Ketamine, first edition books published in the 19th century, handguns, a bus map for the 1964 World’s Fair, stock certificates, bedbugs, millions of dollars in un-cashed checks, and thousands of pounds of human/ cat/ dog/ roach/ and possum poop…
Ron Alford and his Disaster Masters team have come across quite a lot of things that are somehow invisible to most of us, yet very much an everyday factor of New York City living for many.
Ron is the director of Disaster Masters, a crisis-management firm that have been decluttering what the media term as hoarders for over 35 years. Alford refers to his clients as disposophobics. Disposophobia, a term coined by Alford, is as he describes it, “the fear of getting rid of stuff”. He and Disaster Masters have been featured on a host of media outlets, including BBC and MSNBC.
“Disposophobia is a self-taught behavior that can be rectified,” says Alford. “It is not something that can be cured by mental health professionals, TV shows, organizers or relatives.”
Alford does not hold out much hope of a cure from the prescription drug companies either. “Drugs will not solve the problem either,” he adds. “These efforts do not work, and more often than not, therapy can make the situation worse”. Just like any person that over consumes, an alcoholic, an over-eater, or a smoker, a disposophobic cannot be cured by therapy, but can be cured if they ask for coaching, says Alford.“Coaching is about tomorrow. Therapy is about yesterday.”
The specifics for each individual job are as varied as the contents. Some jobs involve saving an elderly inhabitant from being turfed out by an apartment board that has had enough of their cluttered way of life. Many are jobs that have been assigned by social workers and hospital discharge planners, so that their patient can return to their home. Others are just people that realized by whatever means, that they have too much stuff and couldn’t keep living the way they have chosen.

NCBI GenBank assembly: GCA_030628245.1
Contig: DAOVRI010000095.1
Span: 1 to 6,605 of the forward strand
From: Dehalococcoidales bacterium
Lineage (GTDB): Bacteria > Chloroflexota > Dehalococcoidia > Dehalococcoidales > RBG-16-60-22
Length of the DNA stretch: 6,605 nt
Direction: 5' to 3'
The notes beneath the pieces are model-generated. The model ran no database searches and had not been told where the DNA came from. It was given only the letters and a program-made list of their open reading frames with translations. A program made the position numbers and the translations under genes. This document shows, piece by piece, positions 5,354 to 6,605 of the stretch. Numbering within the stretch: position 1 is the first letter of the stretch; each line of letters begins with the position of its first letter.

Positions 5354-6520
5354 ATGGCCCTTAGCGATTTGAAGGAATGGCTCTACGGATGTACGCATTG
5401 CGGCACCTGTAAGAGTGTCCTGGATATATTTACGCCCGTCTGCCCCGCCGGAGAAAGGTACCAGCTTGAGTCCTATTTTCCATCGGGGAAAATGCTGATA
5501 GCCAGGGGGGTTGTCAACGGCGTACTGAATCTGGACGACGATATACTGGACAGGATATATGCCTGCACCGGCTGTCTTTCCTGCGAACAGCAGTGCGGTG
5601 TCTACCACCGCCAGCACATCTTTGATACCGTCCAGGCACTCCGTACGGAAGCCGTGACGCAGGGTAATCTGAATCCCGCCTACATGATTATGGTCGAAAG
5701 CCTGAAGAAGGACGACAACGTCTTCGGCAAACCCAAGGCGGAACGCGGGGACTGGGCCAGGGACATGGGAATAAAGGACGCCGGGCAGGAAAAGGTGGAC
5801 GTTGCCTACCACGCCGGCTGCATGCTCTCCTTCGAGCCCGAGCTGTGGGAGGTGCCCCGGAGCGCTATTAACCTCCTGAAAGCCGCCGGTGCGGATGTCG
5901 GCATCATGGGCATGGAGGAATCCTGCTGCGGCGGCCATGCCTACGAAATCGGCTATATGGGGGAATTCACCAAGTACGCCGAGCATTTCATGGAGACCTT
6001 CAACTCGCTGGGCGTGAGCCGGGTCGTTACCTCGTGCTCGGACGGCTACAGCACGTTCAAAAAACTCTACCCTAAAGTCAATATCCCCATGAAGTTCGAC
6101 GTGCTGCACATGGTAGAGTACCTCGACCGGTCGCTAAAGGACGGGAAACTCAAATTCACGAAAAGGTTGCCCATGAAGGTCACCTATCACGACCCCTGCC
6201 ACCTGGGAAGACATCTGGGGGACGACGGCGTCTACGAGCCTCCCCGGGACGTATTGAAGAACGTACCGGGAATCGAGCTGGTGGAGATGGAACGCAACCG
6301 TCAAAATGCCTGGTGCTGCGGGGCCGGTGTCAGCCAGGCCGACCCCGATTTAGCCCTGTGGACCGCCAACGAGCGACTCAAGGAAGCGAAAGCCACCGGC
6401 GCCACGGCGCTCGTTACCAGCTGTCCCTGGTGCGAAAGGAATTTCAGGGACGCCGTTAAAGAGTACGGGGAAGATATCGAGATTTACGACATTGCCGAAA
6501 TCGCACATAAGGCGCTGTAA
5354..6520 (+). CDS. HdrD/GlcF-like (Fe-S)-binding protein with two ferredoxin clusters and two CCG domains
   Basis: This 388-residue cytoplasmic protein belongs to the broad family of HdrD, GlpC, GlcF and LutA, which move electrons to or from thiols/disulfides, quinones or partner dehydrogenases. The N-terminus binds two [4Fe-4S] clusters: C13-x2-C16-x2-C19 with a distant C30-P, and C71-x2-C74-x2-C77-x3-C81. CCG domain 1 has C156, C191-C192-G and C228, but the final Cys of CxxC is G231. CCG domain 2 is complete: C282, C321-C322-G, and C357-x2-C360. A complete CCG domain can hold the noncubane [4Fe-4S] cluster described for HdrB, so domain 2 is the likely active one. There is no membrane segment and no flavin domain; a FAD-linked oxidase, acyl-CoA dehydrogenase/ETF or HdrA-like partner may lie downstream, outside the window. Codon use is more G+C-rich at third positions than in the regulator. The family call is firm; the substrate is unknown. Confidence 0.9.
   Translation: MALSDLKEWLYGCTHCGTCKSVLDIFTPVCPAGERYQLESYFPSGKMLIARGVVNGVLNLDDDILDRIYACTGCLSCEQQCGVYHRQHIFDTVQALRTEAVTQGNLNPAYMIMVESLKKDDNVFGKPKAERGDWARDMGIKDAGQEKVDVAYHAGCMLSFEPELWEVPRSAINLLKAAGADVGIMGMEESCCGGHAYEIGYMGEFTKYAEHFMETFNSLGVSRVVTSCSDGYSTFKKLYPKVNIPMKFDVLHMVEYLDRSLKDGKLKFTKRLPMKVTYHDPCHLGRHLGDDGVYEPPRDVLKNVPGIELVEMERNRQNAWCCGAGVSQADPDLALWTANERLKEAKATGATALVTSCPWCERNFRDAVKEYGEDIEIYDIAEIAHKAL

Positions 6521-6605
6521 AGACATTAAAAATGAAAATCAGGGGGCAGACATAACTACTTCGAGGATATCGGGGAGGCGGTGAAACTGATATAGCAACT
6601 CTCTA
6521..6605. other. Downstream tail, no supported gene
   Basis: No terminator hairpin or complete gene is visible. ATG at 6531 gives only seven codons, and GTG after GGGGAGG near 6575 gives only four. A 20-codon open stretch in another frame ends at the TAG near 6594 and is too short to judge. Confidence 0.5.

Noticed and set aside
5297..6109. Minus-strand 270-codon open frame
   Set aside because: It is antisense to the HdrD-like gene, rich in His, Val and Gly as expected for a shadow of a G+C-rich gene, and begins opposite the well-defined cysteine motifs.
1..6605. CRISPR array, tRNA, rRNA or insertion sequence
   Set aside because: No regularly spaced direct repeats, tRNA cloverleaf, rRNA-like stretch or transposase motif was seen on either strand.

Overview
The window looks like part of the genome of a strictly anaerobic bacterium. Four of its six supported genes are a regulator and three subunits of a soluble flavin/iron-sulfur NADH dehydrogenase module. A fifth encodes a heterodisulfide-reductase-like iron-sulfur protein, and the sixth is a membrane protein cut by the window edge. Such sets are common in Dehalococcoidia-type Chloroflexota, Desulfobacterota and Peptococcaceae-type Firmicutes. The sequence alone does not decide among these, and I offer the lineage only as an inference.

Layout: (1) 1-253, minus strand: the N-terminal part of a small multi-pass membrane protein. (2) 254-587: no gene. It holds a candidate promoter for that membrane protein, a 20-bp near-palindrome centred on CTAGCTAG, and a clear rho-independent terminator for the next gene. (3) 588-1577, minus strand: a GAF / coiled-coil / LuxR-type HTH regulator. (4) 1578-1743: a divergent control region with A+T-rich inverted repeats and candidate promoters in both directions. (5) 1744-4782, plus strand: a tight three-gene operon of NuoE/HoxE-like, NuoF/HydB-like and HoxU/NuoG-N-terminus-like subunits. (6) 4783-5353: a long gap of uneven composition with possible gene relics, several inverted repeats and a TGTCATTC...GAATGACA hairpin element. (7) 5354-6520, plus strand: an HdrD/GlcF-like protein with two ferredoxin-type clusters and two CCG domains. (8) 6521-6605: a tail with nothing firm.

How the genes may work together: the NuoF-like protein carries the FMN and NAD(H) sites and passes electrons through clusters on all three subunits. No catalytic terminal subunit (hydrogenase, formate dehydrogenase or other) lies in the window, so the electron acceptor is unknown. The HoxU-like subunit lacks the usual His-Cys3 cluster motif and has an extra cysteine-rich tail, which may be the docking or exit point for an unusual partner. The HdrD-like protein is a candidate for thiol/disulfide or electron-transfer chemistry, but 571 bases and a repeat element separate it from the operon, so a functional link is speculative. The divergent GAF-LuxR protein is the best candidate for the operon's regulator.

The clients don’t fall into a specific category either. To name but a few, I have witnessed the overstuffed homes of librarians, social workers, doctors, nurses, district attorneys, police officers, fire fighters, psychiatrists, teachers and business executives. One noticeable similarity between clients however, is that they all appear to be of a higher than average intelligence level. Many of them hold multiple degrees, MAs and PhDs.
One of the problems, says Ron Alford, is multitasking. “If you are unable to manage multitasking effectively, it is not long before you have generated chronic amounts of clutter in your home,” he contends. “The only way to effectively cure this is to change your thinking.”
Discovering the trigger behind a client’s accumulating tendencies, while the Disaster Masters crew peels back the years of garbage, that can date the mess like rings on a tree stump, gives a rare insight into many of the cities most brilliant minds. Statics show that there are almost 6 hoarders on each of New York’s 72,000 city blocks. Ron Alford and his Disaster Masters crew have a lot of work to do.
If you have a problem with hoarding or clutter, call Ron today at 1-800-ThePlan.